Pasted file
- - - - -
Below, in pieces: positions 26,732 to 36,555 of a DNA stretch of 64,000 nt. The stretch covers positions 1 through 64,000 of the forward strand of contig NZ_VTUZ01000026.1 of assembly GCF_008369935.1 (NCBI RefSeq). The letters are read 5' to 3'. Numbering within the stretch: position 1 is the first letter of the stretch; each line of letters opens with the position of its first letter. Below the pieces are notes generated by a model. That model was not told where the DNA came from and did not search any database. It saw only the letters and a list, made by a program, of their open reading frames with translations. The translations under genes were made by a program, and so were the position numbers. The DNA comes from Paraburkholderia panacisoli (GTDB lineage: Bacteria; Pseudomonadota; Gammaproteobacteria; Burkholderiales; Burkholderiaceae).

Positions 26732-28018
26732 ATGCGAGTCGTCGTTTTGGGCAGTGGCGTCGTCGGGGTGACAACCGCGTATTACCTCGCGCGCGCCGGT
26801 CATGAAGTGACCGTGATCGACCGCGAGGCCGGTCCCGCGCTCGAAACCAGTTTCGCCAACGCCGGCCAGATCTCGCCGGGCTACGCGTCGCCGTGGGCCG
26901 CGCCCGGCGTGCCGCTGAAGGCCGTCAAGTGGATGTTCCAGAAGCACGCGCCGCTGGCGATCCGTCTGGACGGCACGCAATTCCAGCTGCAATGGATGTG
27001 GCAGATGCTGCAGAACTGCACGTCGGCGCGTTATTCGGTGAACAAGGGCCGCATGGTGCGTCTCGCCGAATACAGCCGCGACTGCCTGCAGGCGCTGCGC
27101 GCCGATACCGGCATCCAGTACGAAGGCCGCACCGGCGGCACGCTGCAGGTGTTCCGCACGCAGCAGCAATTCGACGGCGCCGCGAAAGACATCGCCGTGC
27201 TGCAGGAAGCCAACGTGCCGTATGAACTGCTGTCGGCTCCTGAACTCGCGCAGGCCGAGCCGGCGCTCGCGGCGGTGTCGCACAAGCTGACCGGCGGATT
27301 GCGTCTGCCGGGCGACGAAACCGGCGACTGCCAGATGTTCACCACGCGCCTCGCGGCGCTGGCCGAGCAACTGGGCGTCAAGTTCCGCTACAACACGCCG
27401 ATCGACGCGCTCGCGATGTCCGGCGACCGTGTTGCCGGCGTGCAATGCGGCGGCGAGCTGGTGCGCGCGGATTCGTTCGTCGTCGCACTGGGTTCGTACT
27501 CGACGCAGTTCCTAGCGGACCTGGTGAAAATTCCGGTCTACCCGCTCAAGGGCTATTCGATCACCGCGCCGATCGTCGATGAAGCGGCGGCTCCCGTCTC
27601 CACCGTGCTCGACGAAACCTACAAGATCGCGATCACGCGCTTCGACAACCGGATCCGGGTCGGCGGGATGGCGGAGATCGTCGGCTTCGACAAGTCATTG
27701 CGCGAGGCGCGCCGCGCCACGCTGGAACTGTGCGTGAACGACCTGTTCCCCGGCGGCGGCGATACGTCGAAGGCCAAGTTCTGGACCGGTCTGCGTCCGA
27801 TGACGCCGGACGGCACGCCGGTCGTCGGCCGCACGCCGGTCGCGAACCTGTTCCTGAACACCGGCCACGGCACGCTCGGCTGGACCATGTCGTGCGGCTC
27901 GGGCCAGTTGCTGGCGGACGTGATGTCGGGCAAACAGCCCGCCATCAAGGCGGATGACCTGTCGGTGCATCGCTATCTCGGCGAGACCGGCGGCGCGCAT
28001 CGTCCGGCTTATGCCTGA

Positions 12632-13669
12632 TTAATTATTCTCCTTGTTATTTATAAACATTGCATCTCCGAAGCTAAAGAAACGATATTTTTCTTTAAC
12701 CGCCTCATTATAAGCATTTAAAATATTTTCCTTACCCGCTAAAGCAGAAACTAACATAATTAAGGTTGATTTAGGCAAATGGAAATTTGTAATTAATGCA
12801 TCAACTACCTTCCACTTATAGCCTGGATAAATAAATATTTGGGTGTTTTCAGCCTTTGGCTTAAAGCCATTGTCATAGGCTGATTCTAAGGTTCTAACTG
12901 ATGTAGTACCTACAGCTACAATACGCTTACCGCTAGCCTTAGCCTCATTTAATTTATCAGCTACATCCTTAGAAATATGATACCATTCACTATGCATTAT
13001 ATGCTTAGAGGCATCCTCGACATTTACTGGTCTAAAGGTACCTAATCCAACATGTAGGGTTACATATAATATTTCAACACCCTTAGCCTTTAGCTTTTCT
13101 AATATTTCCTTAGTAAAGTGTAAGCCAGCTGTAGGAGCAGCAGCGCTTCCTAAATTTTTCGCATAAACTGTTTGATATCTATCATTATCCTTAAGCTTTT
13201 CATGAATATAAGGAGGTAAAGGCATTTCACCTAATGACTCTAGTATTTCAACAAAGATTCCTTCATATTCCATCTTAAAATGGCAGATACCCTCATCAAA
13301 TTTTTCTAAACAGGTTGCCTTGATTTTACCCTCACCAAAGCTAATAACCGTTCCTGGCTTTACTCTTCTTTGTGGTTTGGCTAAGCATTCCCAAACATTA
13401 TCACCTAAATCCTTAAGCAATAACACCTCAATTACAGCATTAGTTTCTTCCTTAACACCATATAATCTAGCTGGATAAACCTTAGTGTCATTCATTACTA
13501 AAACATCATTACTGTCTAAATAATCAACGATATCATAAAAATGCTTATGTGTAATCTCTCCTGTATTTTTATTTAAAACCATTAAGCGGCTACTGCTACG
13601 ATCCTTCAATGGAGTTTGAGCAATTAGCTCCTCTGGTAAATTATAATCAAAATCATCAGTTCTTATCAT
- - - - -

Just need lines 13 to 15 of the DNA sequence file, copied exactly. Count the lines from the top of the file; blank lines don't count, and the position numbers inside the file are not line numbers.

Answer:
27701 CGCGAGGCGCGCCGCGCCACGCTGGAACTGTGCGTGAACGACCTGTTCCCCGGCGGCGGCGATACGTCGAAGGCCAAGTTCTGGACCGGTCTGCGTCCGA
27801 TGACGCCGGACGGCACGCCGGTCGTCGGCCGCACGCCGGTCGCGAACCTGTTCCTGAACACCGGCCACGGCACGCTCGGCTGGACCATGTCGTGCGGCTC
27901 GGGCCAGTTGCTGGCGGACGTGATGTCGGGCAAACAGCCCGCCATCAAGGCGGATGACCTGTCGGTGCATCGCTATCTCGGCGAGACCGGCGGCGCGCAT